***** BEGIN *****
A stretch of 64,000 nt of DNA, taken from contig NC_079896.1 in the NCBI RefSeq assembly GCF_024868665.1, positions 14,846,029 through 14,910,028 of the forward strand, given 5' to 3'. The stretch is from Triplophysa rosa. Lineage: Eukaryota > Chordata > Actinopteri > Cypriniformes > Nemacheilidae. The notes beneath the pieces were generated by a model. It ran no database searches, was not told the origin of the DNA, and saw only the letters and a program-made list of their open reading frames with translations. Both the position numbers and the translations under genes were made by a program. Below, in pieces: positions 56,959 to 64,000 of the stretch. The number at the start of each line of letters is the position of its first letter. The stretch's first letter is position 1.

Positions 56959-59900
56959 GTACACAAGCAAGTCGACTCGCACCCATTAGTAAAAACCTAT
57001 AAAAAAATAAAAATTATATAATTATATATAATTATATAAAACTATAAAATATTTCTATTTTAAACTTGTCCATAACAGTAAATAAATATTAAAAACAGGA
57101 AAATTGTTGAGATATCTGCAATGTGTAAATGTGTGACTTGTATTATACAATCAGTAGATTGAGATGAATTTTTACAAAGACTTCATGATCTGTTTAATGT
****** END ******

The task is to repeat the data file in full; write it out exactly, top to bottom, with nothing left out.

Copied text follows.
A stretch of 64,000 nt of DNA, taken from contig NC_079896.1 in the NCBI RefSeq assembly GCF_024868665.1, positions 14,846,029 through 14,910,028 of the forward strand, given 5' to 3'. The stretch is from Triplophysa rosa. Lineage: Eukaryota > Chordata > Actinopteri > Cypriniformes > Nemacheilidae. The notes beneath the pieces were generated by a model. It ran no database searches, was not told the origin of the DNA, and saw only the letters and a program-made list of their open reading frames with translations. Both the position numbers and the translations under genes were made by a program. Below, in pieces: positions 56,959 to 64,000 of the stretch. The number at the start of each line of letters is the position of its first letter. The stretch's first letter is position 1.

Positions 56959-59900
56959 GTACACAAGCAAGTCGACTCGCACCCATTAGTAAAAACCTAT
57001 AAAAAAATAAAAATTATATAATTATATATAATTATATAAAACTATAAAATATTTCTATTTTAAACTTGTCCATAACAGTAAATAAATATTAAAAACAGGA
57101 AAATTGTTGAGATATCTGCAATGTGTAAATGTGTGACTTGTATTATACAATCAGTAGATTGAGATGAATTTTTACAAAGACTTCATGATCTGTTTAATGT